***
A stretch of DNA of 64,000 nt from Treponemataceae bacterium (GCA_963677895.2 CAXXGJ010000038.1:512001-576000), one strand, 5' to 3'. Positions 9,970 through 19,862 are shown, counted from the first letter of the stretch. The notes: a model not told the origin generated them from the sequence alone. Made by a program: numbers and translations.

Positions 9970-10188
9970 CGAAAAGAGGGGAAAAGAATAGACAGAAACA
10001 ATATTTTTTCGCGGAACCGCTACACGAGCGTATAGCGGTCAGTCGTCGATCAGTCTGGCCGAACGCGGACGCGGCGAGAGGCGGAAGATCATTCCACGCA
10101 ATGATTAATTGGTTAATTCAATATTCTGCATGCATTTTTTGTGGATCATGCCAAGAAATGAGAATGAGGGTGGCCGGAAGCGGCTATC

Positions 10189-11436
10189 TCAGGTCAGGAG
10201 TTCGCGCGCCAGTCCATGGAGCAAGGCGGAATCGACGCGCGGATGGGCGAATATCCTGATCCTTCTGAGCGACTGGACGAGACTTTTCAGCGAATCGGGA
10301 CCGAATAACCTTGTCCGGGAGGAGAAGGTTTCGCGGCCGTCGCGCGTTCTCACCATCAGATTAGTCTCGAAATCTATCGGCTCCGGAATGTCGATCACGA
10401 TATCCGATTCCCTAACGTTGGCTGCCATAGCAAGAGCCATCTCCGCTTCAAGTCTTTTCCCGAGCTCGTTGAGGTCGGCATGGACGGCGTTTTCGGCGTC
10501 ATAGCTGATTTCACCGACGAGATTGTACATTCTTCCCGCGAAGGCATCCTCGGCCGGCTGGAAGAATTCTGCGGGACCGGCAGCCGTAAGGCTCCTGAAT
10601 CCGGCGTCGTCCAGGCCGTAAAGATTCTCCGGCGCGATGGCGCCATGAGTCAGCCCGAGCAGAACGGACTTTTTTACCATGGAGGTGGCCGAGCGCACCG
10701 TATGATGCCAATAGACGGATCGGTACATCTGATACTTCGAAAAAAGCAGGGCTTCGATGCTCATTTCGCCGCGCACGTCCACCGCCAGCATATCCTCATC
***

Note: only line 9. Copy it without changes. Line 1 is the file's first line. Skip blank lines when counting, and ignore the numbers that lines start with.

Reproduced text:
10301 CCGAATAACCTTGTCCGGGAGGAGAAGGTTTCGCGGCCGTCGCGCGTTCTCACCATCAGATTAGTCTCGAAATCTATCGGCTCCGGAATGTCGATCACGA